I don't see any headlines about that.  

Yeah, but those situations don't "force" the companies' beliefs on to their employees thought, right?

Well, what if there are people that work at Chik-Fil-A and Hobby Lobby that are Seventh Day Adventists?  Their day of worship is Saturday, so how does getting Sunday off help with that?  What about all the Sunday Christians that work for McKee?  How does having Saturday off help with their day to worship on Sunday?

Companies have and will continue to use their religion when making business decisions.  Companies have and will continue to have other freedoms taken away from them by the government, such as what they can and can't do with their own companies.  Insurance companies have and will continue to create the lists of services and drugs that are and are not covered on their plans without anyone batting an eye.  

This is not going to lead to a Pandora's Box of companies filing suits about what they want and don't want their employees to have access to.  Sure, other companies may follow with not wanting to offer Plan B - but again, MANY other birth control options are offered.  Companies are not going to be allowed to demand that NO form of birth control be covered because it's against their religious beliefs.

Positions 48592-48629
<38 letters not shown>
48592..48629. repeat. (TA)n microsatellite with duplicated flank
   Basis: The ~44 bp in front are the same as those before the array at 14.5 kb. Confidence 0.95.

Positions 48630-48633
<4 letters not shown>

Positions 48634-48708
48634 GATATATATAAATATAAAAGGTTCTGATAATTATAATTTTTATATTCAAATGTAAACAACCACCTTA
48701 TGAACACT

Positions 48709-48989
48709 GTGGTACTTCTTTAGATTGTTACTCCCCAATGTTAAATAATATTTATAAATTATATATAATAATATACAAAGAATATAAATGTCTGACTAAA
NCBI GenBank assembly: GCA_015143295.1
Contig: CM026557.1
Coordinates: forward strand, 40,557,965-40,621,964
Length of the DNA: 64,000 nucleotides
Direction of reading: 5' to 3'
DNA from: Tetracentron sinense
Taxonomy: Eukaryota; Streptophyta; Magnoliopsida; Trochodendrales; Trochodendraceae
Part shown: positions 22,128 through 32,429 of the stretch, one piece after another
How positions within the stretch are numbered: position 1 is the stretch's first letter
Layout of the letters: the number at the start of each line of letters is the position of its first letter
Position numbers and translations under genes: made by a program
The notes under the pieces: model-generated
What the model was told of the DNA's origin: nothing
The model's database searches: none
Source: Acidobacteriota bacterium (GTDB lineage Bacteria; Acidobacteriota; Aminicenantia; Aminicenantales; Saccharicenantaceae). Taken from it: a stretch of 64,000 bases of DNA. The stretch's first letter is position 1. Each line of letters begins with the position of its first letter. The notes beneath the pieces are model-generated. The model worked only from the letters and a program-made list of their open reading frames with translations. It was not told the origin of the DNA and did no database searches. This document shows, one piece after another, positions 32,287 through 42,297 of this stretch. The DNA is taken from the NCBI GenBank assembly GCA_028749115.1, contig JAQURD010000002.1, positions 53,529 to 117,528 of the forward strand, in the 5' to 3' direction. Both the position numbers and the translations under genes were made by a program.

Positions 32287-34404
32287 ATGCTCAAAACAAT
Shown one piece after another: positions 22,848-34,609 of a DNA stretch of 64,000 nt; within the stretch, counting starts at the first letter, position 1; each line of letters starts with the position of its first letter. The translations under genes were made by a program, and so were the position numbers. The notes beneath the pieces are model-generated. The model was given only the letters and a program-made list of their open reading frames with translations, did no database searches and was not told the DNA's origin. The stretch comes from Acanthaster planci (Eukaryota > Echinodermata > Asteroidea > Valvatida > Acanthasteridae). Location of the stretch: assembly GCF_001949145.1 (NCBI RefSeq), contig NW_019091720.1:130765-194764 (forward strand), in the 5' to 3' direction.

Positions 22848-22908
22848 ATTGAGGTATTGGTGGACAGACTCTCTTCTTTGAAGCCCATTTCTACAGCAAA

And you know what? Even if they do, and even succeed... every WOMAN, MAN, EMPLOYEE has the RIGHT to walk up to their boss, tell him/her to stuff the controlling job up his/her rear end, and find a job somewhere else.  

There's a thin line here, I know that.  What will companies be allowed to impose next?  What will the government enforce companies to do?  What rights of employees will be altered?  

But, this situation still gives freedoms.  Freedom of choice on whether you believe in it or not.  Freedom to shop there or not.  Freedom to work there or not.  

Yet, at the end of the day, I believe that anyone that wishes to start a company in this country...and keeps as their OWN company...should be able to run that company with their religion and beliefs in mind.



  1. So, I want to thank you for this because it made me go back and re-read the opinion rather than just skimming the news articles like I was doing. I have to disagree with you though, post-reading I found the entire opinion problematic and I think it creates a very troubling precedent.

    First, I would point out that this is not a decision limited to just a few companies. Closely held corporations compose about 90 percent of the corporations in the US and employ about 52 percent of the workforce. Meaning that these corporations get to impose their religious views on a large number of Americans who may not believe the same way they do.